CELGENE CORPORATION AND SUBSIDIARIES
NOTES TO UNAUDITED CONSOLIDATED FINANCIAL STATEMENTS — (Continued)
Contribution Agreement
In April 2011, the Company entered into an agreement with The Institute for Advanced Health, or the Institute, that included an upfront contribution, future contingent matching contributions and an additional milestone-based contingent payment. The Institute is a non-profit organization dedicated to research and technology development in personalized molecular medicine of which Dr. Patrick Soon-Shiong is the Chairman and Chief Executive Officer. Under the terms of the agreement, the Company made an initial contribution with a value of $42.0 million. The agreement provides for additional contributions of up to $50.0 million to be made by the Company based on the level of other third-party contributions received by the Institute. A final additional $25.0 million milestone-based payment is contingent upon the Institute achieving specified results related to the collection of DNA data and genomic sequences and the initiation of research and development alliances to be achieved before December 31, 2015. Contributions made under this agreement will be recognized on the Company’s Statement of Income as research and development expense.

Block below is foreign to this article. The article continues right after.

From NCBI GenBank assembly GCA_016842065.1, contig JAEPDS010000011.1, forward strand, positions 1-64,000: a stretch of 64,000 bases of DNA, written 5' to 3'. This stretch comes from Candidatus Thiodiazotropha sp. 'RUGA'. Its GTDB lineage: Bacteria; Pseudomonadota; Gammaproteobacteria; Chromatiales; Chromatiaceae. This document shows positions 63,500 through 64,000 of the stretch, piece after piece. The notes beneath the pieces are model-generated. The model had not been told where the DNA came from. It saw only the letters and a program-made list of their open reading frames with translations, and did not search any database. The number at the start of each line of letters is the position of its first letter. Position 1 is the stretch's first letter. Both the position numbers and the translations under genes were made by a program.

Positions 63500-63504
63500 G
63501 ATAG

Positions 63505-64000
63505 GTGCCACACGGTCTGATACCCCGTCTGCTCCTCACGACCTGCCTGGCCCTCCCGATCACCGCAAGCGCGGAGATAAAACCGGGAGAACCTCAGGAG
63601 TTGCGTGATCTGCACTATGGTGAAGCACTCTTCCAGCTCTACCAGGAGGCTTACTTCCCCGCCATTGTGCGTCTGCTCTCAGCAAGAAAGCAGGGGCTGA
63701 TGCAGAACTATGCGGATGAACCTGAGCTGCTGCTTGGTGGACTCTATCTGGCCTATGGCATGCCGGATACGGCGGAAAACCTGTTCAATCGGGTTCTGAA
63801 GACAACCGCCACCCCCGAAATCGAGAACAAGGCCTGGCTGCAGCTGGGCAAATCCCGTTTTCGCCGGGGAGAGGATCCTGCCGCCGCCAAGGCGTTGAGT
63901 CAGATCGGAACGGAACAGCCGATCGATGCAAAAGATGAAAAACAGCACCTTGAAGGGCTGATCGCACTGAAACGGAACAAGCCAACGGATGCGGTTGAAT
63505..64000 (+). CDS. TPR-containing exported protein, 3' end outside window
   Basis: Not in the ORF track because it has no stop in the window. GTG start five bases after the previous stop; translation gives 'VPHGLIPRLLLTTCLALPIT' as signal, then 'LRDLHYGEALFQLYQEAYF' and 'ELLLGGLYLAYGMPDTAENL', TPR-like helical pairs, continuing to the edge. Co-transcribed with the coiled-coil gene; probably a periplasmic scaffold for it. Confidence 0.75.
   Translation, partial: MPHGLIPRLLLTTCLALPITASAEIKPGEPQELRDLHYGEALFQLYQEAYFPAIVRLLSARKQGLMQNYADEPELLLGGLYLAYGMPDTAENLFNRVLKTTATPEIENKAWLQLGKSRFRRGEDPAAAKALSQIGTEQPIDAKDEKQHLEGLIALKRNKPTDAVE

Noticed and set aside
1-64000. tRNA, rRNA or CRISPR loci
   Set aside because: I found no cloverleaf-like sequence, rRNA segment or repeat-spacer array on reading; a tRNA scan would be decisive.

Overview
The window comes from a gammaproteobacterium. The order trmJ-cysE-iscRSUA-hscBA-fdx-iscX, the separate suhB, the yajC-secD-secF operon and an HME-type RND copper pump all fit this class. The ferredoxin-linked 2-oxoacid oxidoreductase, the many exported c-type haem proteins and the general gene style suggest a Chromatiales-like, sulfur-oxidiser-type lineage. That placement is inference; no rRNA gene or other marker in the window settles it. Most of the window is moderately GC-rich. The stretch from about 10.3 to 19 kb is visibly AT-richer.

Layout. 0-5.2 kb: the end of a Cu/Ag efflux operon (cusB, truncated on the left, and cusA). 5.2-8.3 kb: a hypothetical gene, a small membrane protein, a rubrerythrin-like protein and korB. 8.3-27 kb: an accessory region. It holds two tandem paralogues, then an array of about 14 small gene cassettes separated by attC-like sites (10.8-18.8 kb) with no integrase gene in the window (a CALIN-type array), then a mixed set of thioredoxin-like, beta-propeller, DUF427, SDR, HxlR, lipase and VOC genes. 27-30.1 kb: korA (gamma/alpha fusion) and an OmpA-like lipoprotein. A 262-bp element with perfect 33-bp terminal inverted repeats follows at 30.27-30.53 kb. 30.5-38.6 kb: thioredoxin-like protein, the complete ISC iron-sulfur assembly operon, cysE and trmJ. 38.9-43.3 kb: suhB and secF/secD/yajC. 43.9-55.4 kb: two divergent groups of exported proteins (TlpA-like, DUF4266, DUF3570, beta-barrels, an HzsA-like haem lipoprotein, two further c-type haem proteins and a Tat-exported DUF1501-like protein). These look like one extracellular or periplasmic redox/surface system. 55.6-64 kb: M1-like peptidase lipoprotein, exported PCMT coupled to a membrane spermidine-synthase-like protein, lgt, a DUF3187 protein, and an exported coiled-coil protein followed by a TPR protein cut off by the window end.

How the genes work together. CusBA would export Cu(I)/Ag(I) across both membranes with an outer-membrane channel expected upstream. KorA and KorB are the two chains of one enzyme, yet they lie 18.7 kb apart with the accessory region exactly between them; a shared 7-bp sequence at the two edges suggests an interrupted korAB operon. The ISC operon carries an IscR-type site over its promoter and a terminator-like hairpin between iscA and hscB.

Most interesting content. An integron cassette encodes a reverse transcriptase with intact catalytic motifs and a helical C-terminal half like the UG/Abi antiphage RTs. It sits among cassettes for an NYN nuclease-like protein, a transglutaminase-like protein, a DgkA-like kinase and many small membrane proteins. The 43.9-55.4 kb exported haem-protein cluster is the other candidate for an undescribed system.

As part of the contribution agreement, the Company will receive a right of first offer and a right of last look with respect to all oncology products developed, funded, acquired or licensed by the Institute, the right to designate one of its employees to the Institute’s Scientific Advisory Board and will be the exclusive oncology therapeutics sponsor of the Institute. These rights will continue for as long as the Company continues to make payments under a preexisting agreement.

 

33


 

Item 7.  
Management’s Discussion and Analysis of Financial Condition and Results of Operations
Forward-Looking Information